So the Turkish-Cypriots have good reason to seek a deal that gives them their own state within a reunited, federal Cyprus. For Greek-Cypriots a deal is less urgent, but with 30,000 Turkish troops still on the island and neighbours whose identity is becoming more Turkish and less Cypriot their future is uncertain. The problem is that presidents come and go, and there are rarely presidents on both sides willing to make a deal at the same time.
Now there are. Mustafa Akinci was elected president of the TRNC in April, and immediately asked to start reunification talks with his opposite number, President Nicos Anastasiades – who immediately agreed. “The passage of time is not helping a solution,” said Akinci. “The more time passes, the more the division becomes consolidated.”
After three months of talks, including seven personal meetings between the presidents, the talks seem to be going well. Well enough, in fact, that they both showed up on Tuesday night, together with 700 guests from both sides of the divide, for an evening of Cypriot music performed by the bi-communal group ‘Kyprogenia’ at the Othello Tower in Famagusta.
There was a lot of symbolism in this, because Famagusta was a Greek-Cypriot city, famed for its beaches, that ended up empty and on the wrong side of the ceasefire line in 1974. It has been quietly crumbling away ever since, but the Othello Tower, a 14th-century fortress, has just been renovated by a group of Greek and Turkish Cypriots working together to restore the island’s shared heritage.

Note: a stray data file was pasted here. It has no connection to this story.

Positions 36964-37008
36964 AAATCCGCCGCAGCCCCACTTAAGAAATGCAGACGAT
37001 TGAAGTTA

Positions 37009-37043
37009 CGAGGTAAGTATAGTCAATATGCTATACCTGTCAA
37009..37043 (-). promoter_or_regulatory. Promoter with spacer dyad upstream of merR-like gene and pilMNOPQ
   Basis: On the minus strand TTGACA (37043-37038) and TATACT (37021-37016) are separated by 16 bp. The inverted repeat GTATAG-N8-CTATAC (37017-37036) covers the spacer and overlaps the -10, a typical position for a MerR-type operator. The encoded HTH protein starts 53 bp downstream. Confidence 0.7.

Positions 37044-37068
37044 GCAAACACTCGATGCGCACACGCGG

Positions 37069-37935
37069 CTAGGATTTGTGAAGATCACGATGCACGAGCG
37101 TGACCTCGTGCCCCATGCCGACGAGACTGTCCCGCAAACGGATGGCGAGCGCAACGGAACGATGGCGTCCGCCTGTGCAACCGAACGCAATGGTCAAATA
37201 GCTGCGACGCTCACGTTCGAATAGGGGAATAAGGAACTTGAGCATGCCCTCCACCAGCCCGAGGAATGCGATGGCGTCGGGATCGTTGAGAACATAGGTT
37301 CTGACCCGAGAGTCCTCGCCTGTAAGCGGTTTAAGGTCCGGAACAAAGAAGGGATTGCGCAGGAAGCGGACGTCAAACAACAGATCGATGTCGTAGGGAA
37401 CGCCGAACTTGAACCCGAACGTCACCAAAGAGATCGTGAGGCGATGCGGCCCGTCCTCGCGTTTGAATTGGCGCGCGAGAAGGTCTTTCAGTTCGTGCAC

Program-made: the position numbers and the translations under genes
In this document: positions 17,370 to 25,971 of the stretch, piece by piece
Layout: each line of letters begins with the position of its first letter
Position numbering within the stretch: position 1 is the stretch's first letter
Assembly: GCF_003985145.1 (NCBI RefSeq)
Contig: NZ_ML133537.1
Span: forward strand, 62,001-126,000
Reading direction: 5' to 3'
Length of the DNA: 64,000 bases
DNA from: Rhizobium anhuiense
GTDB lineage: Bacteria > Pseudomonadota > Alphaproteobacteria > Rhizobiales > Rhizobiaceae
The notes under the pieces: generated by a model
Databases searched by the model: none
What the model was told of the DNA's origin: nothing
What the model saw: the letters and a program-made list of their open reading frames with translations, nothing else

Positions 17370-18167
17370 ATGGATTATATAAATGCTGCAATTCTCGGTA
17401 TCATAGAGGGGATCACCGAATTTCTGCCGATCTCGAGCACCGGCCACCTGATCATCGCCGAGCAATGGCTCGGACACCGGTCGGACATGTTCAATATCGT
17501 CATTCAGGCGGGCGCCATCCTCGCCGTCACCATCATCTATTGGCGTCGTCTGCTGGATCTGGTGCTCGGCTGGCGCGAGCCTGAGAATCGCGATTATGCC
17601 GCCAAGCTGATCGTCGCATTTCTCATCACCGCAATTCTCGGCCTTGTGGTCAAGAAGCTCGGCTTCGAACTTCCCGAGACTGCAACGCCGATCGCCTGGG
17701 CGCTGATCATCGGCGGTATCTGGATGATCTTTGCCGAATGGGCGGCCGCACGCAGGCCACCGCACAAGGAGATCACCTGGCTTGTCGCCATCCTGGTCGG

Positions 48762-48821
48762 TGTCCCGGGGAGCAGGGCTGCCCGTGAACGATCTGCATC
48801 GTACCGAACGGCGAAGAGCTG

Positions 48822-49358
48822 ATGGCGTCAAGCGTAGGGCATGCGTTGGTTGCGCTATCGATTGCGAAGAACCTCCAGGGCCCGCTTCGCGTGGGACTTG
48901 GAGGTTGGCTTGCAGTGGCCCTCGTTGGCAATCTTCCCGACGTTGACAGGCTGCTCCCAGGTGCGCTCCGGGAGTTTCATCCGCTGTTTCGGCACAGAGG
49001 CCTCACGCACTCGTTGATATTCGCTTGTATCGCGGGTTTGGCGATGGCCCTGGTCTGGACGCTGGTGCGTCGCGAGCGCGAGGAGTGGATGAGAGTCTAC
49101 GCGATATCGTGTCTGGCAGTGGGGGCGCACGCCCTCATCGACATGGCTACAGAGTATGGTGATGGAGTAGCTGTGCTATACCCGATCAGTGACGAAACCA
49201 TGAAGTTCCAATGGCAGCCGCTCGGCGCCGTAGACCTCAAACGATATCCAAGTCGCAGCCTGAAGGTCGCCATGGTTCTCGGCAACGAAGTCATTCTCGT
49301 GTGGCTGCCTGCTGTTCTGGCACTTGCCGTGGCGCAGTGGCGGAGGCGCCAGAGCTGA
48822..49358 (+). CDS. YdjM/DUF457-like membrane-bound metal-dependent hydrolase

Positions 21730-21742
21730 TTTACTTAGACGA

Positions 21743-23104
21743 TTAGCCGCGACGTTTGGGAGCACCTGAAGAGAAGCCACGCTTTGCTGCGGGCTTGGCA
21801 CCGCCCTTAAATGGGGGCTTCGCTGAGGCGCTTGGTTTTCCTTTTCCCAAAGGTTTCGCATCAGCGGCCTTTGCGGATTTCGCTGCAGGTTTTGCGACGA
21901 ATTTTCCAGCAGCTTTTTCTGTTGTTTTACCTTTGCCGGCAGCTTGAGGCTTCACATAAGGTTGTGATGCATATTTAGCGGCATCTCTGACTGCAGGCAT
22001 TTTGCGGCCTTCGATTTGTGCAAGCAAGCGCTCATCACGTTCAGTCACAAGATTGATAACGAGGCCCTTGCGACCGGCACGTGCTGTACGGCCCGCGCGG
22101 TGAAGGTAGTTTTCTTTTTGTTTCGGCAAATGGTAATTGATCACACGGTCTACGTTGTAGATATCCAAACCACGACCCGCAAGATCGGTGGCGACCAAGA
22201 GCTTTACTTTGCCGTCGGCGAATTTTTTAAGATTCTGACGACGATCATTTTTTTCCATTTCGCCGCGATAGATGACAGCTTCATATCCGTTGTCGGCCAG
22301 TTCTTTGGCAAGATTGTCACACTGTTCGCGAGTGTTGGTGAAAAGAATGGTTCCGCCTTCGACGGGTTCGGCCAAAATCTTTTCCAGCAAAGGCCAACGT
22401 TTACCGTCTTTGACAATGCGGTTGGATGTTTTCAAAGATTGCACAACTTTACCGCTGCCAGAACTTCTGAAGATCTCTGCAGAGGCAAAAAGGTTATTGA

There is much optimism about these talks, because both leaders understand that there can be no going back to the good old days before 1974 (good for the Greek-Cypriots, at least, although many Turkish-Cypriots were living under siege in barricaded ghettoes). Most of the refugees of 1974 (or their descendants) will not be going “home” again. Too much has happened, and even now Turkish-Cypriots would not feel safe in a unitary state.
But a federal republic with two states, each largely but not exclusively communal, is perfectly possible. It would free Turkish-Cypriots from their long isolation, and expand economic opportunities for people in both communities. The Turkish army would go home, the barbed wire and entrenchments of the “Green Line” would vanish, and Nicosia, the world’s last divided capital, would be one city again.
It is just good sense, and Presidents Akinci and Anastasiades will probably make the deal – Akinci reckons they will be there before the end of the year. There is just one problem. A very similar reunification was negotiated in 2003-04 with the help of the European Union and the blessings of both the United Nations and the United States.
In the 2004 referendum, the Turkish Cypriots voted for it by a two-to-one majority, but the Greek-Cyriots rejected it by a crushing three-to-one majority. After all, they greatly outnumber the Turkish-Cypriots and they are far richer. Things are peaceful right now, so why should they compromise?
Because Cyprus lives in a very dangerous neighbourhood, and it’s a really bad idea to keep the old domestic hostilities going as well.
To shorten to 725 words, omit paragraphs 5, 9 and 10. (“The Greek…lot”; and “After…heritage”)